WorldWideScience

Sample records for demagnetization

  1. Demagnetization in photomagnetic films

    Energy Technology Data Exchange (ETDEWEB)

    Pajerowski, Daniel M., E-mail: daniel@pajerowski.com [NIST Center for Neutron Research, Gaithersburg, Maryland 20899 (United States); Hallock, Scott J. [NIST Center for Neutron Research, Gaithersburg, Maryland 20899 (United States); Winston Churchill High School, Potomac, Maryland 20854 (United States)

    2012-05-15

    We present a model for demagnetization in photomagnetic films, and investigate different regimes for the magnetizing process using finite element analysis. It is found that the demagnetizing factor may depend strongly upon the high-spin fraction of the film, and the specifics of the dependence are dictated by the microscopic morphology of the photomagnetic domains. This picture allows for facile interpretation of existing data on photomagnetic films, and can even explain an observed photoinduced decrease in low-field magnetization concurrent with increase in high-spin fraction. As a whole, these results reiterate the need to consider demagnetizing effects in photomagnetic films. - Highlights: Black-Right-Pointing-Pointer Finite element methods are used to examine demagnetization in photomagnetic films. Black-Right-Pointing-Pointer Under the right conditions, photomagnetic films may show a photoinduced decrease. Black-Right-Pointing-Pointer Demagnetization in photomagnets will be important to consider in possible devices.

  2. PIPER Continuous Adiabatic Demagnetization Refrigerator

    Science.gov (United States)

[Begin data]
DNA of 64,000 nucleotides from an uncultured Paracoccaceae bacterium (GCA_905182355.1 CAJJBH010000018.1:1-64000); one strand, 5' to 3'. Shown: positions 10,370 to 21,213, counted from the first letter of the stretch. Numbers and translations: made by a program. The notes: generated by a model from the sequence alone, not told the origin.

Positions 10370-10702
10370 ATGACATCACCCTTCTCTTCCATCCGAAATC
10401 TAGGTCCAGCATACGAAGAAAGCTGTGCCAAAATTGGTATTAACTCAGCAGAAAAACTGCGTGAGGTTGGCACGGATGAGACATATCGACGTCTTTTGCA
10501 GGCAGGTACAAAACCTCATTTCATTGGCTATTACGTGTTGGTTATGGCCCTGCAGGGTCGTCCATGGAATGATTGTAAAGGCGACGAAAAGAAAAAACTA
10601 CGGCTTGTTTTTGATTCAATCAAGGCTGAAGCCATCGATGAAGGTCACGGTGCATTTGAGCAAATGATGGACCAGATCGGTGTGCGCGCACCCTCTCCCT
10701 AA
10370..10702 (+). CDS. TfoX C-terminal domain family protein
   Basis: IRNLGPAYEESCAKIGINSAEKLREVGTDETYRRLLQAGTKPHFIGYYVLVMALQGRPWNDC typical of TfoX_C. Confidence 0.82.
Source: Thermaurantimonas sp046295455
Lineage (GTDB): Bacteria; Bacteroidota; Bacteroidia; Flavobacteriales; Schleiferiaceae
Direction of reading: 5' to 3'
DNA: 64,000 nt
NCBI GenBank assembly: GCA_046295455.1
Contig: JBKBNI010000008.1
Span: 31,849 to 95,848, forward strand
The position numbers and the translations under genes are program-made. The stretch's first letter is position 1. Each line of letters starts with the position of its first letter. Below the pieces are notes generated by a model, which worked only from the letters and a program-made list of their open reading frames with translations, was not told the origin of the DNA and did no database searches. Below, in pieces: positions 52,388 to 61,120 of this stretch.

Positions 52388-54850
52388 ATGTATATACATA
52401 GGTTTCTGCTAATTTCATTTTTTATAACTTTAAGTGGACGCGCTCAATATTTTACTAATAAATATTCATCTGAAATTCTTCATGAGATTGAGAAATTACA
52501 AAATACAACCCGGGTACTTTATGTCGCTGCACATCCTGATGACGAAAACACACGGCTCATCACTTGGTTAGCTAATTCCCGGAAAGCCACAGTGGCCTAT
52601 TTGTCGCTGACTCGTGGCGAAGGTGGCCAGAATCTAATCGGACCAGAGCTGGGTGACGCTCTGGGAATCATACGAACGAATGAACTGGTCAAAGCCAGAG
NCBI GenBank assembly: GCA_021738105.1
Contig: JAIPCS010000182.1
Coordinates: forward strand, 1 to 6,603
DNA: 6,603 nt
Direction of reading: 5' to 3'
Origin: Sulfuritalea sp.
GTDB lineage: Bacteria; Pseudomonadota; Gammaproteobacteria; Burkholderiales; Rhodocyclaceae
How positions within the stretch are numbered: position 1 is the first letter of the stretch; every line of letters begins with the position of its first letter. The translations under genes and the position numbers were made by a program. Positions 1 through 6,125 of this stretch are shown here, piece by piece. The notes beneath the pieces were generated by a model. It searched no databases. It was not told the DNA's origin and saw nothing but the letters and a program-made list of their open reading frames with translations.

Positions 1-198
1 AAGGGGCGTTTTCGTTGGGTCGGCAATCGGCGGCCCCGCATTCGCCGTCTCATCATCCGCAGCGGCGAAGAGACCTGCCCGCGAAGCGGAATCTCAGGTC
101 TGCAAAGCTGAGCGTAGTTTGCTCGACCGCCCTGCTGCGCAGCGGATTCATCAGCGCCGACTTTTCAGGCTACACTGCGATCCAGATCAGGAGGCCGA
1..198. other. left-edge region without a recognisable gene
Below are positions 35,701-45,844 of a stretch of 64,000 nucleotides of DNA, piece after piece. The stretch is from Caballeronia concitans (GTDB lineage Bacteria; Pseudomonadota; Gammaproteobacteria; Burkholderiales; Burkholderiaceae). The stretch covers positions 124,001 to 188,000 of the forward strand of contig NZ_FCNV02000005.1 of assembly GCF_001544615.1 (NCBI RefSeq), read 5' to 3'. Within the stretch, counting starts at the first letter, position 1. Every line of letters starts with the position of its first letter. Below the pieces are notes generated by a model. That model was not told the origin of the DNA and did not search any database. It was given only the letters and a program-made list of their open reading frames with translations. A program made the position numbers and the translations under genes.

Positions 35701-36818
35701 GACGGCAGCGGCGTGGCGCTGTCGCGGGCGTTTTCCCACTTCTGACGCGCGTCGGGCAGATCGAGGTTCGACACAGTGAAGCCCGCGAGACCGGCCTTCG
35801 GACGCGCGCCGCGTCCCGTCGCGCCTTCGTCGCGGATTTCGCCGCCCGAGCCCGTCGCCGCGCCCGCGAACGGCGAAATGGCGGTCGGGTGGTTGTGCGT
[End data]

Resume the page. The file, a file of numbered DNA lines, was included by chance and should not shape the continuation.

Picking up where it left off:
Kimball, Mark O.; Shirron, Peter J.; Canavan, Edgar R.; James, Bryan L.; Sampson, Michael A.; Letmate, Richard V.

    2017-01-01

    We report upon the development and testing of a 4-stage adiabatic demagnetization refrigerator (ADR) capable of continuous cooling at 0.100 Kelvin. This cooler is being built to cool the detector array aboard NASA's Primordial Inflation Polarization Explorer (PIPER) observatory. The goal of this balloon mission is to measure the primordial gravitational waves that should exist if the theory of cosmological inflation is correct. At altitude, the ADR will hold the array of transition-edge sensors at 100 mK continuously while periodically rejecting heat to a 1.2 K pumped helium bath. During testing on ground, the array is held at the same temperature but heat is rejected to a 4.2 K helium bath indicating the flexibility in this coolers design.

  3. Demagnetizing fields in active magnetic regenerators

    DEFF Research Database (Denmark)

    Nielsen, Kaspar Kirstein; Bahl, Christian R.H.; Smith, Anders

    2014-01-01

    A magnetic material in an externally applied magnetic field will in general experience a spatially varying internal magnetic field due to demagnetizing effects. When the performance of active magnetic regenerators (AMRs) is evaluated using numerical models the internal field is often assumed...... is in general both a function of the overall shape of the regenerator and its morphology (packed particles, parallel plates etc.) as well as the magnetization of the material. Due to the pronounced temperature dependence of the magnetization near the Curie temperature, the demagnetization field is also...... temperature dependent. We propose a relatively straightforward method to correct sufficiently for the demagnetizing field in AMR models. We discuss how the demagnetizing field behaves in regenerators made of packed spheres under realistic operation conditions....